Letter to the editor: Wildlife officials ignore majority

The population of moose has drastically declined in Vermont due to winter ticks, brainworm, lungworm, loss of habitat and hunting. Yet, the Vermont Fish and Wildlife Department and Board still support a 2018 moose hunt. For too long the Vermont Fish and Wildlife Department and Board (solely made up of hunters and trappers with vested self-interests) have catered to hunters and trappers, at the expense of animals, wildlife, homeowners, and non-hunting Vermonters.
The Vermont Fish and Wildlife Board’s rationale (and that of many moose hunters and hunting guides) is that if the moose hunt is suspended, it will be hard to reinstate. And this is how wildlife policy is made — by pandering to “sport” hunters and irrational, self-serving thinking.
In the 1800s, the moose population was nearly wiped out because of hunting. Now the moose again are suffering. Moose who are injured and not recovered do not even count towards a hunter’s “bag limit.” Why is it that the Fish and Wildlife Department and Board cater to a few when the majority of Vermonters want to see ethical and responsible management?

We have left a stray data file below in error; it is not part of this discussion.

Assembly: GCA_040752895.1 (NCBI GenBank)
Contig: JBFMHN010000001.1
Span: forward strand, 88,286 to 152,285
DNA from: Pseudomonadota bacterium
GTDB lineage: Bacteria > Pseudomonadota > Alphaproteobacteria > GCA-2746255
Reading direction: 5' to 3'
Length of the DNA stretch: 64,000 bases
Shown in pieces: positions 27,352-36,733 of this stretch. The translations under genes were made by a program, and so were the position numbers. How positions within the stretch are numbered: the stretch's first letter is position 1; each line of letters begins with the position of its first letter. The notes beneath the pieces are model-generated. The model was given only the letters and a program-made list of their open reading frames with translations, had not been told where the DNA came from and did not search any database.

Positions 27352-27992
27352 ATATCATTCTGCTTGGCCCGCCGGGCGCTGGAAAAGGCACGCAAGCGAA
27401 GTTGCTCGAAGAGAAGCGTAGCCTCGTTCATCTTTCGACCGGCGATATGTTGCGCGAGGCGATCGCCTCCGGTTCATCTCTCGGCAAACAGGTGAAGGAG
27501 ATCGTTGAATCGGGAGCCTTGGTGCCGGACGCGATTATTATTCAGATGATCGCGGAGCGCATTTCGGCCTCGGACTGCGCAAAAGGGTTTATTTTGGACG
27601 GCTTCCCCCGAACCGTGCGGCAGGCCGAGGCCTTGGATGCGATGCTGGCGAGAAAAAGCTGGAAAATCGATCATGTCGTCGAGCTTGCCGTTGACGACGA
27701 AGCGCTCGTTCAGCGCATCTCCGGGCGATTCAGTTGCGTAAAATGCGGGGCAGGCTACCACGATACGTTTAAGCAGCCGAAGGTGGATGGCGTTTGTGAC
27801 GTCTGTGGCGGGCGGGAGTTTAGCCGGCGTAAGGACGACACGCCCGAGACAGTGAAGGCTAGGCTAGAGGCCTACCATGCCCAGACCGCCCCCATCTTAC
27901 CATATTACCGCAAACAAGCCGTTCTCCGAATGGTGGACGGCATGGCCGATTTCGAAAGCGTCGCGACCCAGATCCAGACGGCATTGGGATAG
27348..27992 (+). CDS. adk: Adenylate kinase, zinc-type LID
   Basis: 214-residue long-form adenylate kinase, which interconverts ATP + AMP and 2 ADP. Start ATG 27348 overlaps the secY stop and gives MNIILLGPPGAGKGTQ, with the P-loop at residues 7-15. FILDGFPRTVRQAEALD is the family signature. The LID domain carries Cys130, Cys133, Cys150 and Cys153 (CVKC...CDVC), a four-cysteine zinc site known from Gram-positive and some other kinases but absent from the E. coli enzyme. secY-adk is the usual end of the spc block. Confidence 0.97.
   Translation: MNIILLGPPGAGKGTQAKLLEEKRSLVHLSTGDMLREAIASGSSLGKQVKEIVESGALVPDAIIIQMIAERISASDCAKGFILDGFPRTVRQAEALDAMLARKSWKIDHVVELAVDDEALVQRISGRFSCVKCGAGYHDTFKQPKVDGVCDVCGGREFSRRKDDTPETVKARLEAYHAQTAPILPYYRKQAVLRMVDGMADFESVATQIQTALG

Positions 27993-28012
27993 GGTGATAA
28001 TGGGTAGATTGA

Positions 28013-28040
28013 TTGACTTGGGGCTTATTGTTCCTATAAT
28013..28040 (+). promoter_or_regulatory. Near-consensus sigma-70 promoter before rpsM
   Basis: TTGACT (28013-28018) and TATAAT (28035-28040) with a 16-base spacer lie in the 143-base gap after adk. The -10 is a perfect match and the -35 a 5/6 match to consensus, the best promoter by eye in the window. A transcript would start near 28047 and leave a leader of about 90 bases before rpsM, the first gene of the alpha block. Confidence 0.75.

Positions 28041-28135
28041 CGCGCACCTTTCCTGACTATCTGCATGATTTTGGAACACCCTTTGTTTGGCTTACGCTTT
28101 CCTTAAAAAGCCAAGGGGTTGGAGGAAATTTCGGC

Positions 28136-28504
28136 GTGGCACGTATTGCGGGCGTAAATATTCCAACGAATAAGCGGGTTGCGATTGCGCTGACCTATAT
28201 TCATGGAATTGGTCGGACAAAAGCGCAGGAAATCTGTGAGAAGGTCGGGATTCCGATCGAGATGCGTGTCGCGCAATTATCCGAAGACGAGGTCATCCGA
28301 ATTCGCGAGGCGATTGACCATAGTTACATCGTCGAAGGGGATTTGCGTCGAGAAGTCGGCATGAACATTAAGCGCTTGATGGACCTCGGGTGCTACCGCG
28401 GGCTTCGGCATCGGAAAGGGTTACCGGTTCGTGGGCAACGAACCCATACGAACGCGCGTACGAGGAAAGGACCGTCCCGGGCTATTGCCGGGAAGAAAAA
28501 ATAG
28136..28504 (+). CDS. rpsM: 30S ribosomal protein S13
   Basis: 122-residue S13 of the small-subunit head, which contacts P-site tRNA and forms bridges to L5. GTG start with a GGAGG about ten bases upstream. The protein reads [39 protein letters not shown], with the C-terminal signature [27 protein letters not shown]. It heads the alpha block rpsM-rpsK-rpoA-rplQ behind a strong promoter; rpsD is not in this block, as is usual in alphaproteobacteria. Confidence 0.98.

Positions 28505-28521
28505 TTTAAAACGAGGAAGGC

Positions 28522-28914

The fact that the non-hunting public and homeowners have so little say in the way wildlife is managed by Vermont Fish and Wildlife is undemocratic and irresponsible. Animals can be trapped without having to be reported. Traps can be set nearly anywhere, including on public land near walking and hiking trails. Vermont allows killing “contests” and “open” seasons on a number of animals. The way wildlife is managed — or mismanaged — by Vermont’s Fish and Wildlife department and board needs to change.
There are many Vermonters who enjoy viewing wildlife. Wildlife provides peace, beauty, and tranquility to hectic lives. Wildlife watching, including viewing moose, contributes to the economy. In many states, far more than hunting does. Those who like to view and/or photograph wildlife, hike, and participate in non-consumptive outdoor recreation need to have a say in how policy is made and how wildlife is managed in Vermont.
Alana Stevenson

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